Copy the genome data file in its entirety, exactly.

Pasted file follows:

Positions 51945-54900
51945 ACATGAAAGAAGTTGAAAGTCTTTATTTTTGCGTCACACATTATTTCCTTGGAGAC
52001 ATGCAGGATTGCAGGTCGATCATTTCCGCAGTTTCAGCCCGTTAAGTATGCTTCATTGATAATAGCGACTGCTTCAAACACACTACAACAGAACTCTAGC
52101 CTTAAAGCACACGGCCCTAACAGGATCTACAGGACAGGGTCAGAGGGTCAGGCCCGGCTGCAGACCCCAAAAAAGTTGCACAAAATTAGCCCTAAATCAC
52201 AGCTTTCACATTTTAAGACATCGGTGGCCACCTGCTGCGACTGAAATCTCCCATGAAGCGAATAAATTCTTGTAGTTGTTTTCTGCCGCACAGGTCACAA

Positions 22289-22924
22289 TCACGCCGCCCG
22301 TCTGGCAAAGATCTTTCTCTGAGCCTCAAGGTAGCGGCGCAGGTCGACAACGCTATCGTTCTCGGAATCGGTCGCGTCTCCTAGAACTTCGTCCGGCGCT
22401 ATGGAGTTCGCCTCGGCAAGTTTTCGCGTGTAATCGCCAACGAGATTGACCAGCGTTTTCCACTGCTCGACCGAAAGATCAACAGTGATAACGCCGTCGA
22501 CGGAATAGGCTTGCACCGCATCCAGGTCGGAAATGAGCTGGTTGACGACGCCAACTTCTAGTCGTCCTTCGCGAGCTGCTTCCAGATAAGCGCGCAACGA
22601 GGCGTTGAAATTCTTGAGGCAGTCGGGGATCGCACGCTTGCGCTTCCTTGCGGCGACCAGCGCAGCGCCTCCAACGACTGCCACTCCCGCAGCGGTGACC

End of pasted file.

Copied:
Positions 51945-54900
51945 ACATGAAAGAAGTTGAAAGTCTTTATTTTTGCGTCACACATTATTTCCTTGGAGAC
52001 ATGCAGGATTGCAGGTCGATCATTTCCGCAGTTTCAGCCCGTTAAGTATGCTTCATTGATAATAGCGACTGCTTCAAACACACTACAACAGAACTCTAGC
52101 CTTAAAGCACACGGCCCTAACAGGATCTACAGGACAGGGTCAGAGGGTCAGGCCCGGCTGCAGACCCCAAAAAAGTTGCACAAAATTAGCCCTAAATCAC
52201 AGCTTTCACATTTTAAGACATCGGTGGCCACCTGCTGCGACTGAAATCTCCCATGAAGCGAATAAATTCTTGTAGTTGTTTTCTGCCGCACAGGTCACAA

Positions 22289-22924
22289 TCACGCCGCCCG
22301 TCTGGCAAAGATCTTTCTCTGAGCCTCAAGGTAGCGGCGCAGGTCGACAACGCTATCGTTCTCGGAATCGGTCGCGTCTCCTAGAACTTCGTCCGGCGCT
22401 ATGGAGTTCGCCTCGGCAAGTTTTCGCGTGTAATCGCCAACGAGATTGACCAGCGTTTTCCACTGCTCGACCGAAAGATCAACAGTGATAACGCCGTCGA
22501 CGGAATAGGCTTGCACCGCATCCAGGTCGGAAATGAGCTGGTTGACGACGCCAACTTCTAGTCGTCCTTCGCGAGCTGCTTCCAGATAAGCGCGCAACGA
22601 GGCGTTGAAATTCTTGAGGCAGTCGGGGATCGCACGCTTGCGCTTCCTTGCGGCGACCAGCGCAGCGCCTCCAACGACTGCCACTCCCGCAGCGGTGACC